Blogosphere abloom about gardens

With the economy still struggling, an old trend is making a comeback: vegetable gardens. Consumers are reading up on gardening practices, buying tools and planting seeds in hopes of reaping the bounty early this fall, and saving money on groceries.

With the economy still struggling, an old trend is making a comeback: vegetable gardens. Consumers are reading up on gardening practices, buying tools and planting seeds in hopes of reaping the bounty early this fall, and saving money on groceries. BuzzLogic took a look at the social Web to see what kinds of gardening topics are being discussed.

•    Because of the news buzz around the White House's new vegetable garden, BuzzLogic took a look at conversations about “Obama” and “garden.”  Thirty-three percent of the influencers mention Michelle Obama, the driving force behind the White House garden, while another 30% mention “garden grants”, which are being offered to youth organizations and schools by the National Gardening Association. The influential blogs for the White House garden conversation include Treehugger, Re-Nest, and The Kitchn. Influence is determined by more than a dozen criteria, including linking activity.

•    Looking at conversations around “organic gardening” BuzzLogic found that three of the top 10 most influential blog posts referred to the White House garden.  Forty percent of influencers talk about organic vegetables, while 10% use the term “just for hippies” in their posts. We know it's not just hippies growing organic vegetables today, and the practice is gaining steam. Influential blogs on this topic include: Like Cool, Take Part, and Apartment Therapy.

•    The phrase “backyard garden” is a very popular string in the social Web now as consumers plan the contents of their gardens. Among the conversations around “backyard garden,” 75% of influencers discussed two types of gardens: “victory garden,” a term used during the first two World Wars by the US government to encourage Americans to plant gardens in support of the war efforts and “pizza gardens,” a popular garden plan which includes oregano, basil, parsley, tomatoes, peppers, and onions. Regardless of the type of garden consumers are planning, we are definitely in the midst of an old trend becoming hot again.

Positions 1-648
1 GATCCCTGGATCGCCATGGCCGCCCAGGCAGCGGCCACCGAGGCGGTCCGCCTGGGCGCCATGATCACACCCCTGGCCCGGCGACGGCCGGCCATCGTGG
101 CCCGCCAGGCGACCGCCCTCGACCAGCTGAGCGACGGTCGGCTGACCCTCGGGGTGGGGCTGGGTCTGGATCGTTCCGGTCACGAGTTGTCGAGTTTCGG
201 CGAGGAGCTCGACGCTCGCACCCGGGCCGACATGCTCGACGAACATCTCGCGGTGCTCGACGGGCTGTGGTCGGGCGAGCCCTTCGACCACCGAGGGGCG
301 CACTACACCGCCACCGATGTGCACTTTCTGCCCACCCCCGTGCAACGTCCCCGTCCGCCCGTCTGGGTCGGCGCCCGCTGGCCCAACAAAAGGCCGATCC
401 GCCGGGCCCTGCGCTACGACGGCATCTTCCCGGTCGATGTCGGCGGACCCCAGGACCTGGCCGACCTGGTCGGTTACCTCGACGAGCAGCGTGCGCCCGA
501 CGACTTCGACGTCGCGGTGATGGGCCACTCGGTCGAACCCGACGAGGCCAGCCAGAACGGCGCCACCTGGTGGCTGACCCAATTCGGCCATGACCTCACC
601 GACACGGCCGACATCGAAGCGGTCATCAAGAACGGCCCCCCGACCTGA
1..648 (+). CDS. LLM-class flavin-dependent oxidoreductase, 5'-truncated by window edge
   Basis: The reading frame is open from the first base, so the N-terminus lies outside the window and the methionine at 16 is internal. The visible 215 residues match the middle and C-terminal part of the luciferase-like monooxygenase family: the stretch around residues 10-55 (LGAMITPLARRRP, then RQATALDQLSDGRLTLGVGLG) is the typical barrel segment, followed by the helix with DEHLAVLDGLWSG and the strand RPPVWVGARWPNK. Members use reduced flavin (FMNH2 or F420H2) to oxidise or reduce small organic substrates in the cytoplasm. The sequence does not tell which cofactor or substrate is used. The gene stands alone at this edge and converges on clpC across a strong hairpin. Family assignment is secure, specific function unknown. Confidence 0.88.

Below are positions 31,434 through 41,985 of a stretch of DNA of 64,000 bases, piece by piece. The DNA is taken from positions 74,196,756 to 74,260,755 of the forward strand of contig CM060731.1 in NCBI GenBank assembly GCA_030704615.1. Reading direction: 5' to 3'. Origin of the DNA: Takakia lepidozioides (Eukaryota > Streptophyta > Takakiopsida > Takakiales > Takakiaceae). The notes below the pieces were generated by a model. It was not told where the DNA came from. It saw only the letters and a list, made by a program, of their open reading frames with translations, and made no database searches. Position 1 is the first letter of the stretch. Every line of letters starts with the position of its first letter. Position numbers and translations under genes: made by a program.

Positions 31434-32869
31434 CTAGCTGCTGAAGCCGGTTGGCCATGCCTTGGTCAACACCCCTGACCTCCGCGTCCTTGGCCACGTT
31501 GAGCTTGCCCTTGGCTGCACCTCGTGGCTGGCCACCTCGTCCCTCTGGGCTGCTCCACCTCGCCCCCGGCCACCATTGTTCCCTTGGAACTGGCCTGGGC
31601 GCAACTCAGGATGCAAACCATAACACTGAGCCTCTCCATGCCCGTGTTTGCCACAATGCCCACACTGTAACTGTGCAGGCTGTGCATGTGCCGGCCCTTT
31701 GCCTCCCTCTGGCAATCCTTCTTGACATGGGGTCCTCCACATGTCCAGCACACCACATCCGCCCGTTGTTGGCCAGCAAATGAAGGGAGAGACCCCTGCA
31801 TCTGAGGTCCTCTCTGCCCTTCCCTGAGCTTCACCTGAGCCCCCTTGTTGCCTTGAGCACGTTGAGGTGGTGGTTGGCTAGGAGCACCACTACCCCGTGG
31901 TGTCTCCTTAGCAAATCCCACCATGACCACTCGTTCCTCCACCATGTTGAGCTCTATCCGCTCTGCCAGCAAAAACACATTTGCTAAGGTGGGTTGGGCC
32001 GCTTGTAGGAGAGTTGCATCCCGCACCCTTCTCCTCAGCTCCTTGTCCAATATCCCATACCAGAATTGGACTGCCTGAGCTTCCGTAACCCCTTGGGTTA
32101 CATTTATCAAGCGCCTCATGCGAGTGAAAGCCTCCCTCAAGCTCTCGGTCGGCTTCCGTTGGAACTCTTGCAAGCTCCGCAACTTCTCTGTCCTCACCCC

•    BuzzLogic also looked at conversations that included the terms “garden,” “home,” and “vegetables” to see if we could get more clarity around the hot veggies for the summer. What BuzzLogic found was that 25% of the influencers are talking about food prices, a driving force behind the trend of home gardens. BuzzLogic also found that 23% are talking about canning vegetables, another tradition of years gone by that has picked up steam as consumers look to cut food costs in this down economy. 

•    In conversations about “garden” and “tools,” 21% of the influencers are discussing the very important “hand tools” and 8% are discussing how to clean the tools. Discovery's PlanetGreen blog has the most influential post on the subject, listing the five most essential tools for organic gardening.

Consumers continue to find ways to save money, especially on necessities like food, and are searching for advice and ideas on the Web. PR and marketing executives have a unique opportunity to target consumers on the sites where they are searching for gardening advice, and can tailor messages accordingly. Understanding how consumer behavior is changing in this economy, in addition to the new activities consumers are adopting, can help hone messages to speak to current consumer behaviors and more effectively target the audience.

Evaluation and analysis by BuzzLogic's Insights. Insights determines blog influence by factoring over a dozen criteria, including posting habits and linking activity.  Based on the analysis of 803 blog postings from February 24 – April 27, 2009.

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